State Rep. Ed Sullivan’s Silly Rationalizations for Marriage Betrayal

IFI2An excerpt from Laurie Higgins’ latest:

Sullivan, either in an astonishing display of ignorance or dishonesty, claims that he believes religious “adherents should be free to make their own choices about this issue without government intrusion,” pointing to the bill’s purported religious protections which he claims constitute “strong religious protections.” Oh, really. Someone should ask Sullivan if Christian owners of wedding-related businesses will be permitted to refuse to use their time, labor, gifts, products, and services for same-sex “weddings.” Will Christian photographers, videographers, bakers, florists, caterers, calligraphers, graphic designers,  wedding venue owners, restaurant owners, and bed & breakfast owners be permitted to exercise their religious liberty by refusing to use their gifts in the service of same-sex “weddings”? And will Catholic and Protestant schools be permitted to refuse to hire custodians or secretaries who are in homosexual “marriages”?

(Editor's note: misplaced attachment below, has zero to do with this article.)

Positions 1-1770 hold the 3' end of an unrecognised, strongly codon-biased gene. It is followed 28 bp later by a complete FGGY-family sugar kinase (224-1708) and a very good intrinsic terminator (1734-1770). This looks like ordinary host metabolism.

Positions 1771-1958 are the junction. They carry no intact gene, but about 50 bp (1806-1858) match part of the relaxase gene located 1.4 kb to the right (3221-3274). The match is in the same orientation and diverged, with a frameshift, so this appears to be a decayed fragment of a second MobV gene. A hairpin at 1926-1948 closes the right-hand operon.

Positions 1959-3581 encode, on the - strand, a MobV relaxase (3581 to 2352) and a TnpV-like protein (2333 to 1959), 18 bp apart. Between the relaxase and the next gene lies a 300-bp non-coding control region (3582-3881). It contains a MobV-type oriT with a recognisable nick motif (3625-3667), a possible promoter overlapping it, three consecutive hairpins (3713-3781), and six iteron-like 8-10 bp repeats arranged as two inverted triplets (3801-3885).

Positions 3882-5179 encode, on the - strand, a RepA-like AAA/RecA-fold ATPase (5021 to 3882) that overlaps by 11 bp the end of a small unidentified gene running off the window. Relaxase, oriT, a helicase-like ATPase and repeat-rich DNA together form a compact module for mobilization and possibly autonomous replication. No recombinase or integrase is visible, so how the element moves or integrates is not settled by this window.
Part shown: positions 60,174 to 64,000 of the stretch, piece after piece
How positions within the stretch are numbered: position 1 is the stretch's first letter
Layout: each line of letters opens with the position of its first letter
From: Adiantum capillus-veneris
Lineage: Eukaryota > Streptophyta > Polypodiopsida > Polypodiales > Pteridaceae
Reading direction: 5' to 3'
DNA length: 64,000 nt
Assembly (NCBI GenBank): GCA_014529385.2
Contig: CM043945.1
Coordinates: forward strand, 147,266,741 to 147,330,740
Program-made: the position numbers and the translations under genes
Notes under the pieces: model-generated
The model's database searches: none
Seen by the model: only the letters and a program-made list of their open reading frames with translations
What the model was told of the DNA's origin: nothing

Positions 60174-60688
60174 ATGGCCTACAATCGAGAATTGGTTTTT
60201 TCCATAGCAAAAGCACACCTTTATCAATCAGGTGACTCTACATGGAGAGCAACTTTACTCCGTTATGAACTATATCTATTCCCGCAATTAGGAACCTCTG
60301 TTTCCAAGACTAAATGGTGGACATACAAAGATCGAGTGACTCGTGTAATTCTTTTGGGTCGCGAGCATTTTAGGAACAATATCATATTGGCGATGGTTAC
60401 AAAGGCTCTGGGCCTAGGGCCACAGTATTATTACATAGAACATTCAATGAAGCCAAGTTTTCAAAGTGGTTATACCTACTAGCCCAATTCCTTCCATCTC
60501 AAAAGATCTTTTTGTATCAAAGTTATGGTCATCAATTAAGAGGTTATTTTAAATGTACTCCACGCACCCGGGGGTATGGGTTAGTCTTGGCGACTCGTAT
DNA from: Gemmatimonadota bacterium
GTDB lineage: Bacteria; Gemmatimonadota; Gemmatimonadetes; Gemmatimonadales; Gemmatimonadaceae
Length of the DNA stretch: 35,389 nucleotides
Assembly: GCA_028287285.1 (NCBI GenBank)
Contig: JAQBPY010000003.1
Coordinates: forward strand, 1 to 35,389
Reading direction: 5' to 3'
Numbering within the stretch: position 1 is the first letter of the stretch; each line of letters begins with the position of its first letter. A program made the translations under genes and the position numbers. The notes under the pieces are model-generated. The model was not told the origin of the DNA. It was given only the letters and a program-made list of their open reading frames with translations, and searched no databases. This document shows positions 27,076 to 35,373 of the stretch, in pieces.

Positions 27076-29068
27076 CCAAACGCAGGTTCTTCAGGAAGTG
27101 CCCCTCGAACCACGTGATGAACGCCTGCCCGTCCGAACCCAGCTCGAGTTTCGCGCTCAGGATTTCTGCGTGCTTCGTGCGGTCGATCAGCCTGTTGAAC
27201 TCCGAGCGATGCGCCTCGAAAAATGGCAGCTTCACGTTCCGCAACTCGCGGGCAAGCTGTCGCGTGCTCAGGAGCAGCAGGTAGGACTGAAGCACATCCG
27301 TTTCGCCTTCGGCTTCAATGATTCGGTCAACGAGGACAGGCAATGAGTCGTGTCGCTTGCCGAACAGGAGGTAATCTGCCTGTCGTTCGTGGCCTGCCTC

Did Sullivan’s “personal reflection” include studying deeply the subjects of equality, marriage, and “orientation” Has he read the book What is Marriage? Man and Woman: A Defense or the essay “Cats and Dogs and Marriage Laws”? Has he read the essay “The Red Herring of ‘Marriage Equality“? Has he read these essays on limited government and marriage (including three by libertarian economist Jennifer-Roback Morse), all of which argue that the legalization of same-sex “marriage” not only reflects government involvement but actually increases government involvement in non-neutral ways: “Big Government Should Not Redefine Marriage,”  “Privatizing Marriage is Impossible,”  “Privatizing Marriage will Expand the Role of the State,”  and “Privatizing Marriage is Unjust to Children.”Studying these resources will be infinitely more helpful than navel-gazing or talking to homosexual relatives. I suspect, however, that Sullivan is little invested in deep study of this crucial social institution and the relevant public policy. I also doubt the capacity of many lawmakers, including Sullivan, to be persuaded by reason. Emotion carries the day in contemporary America.

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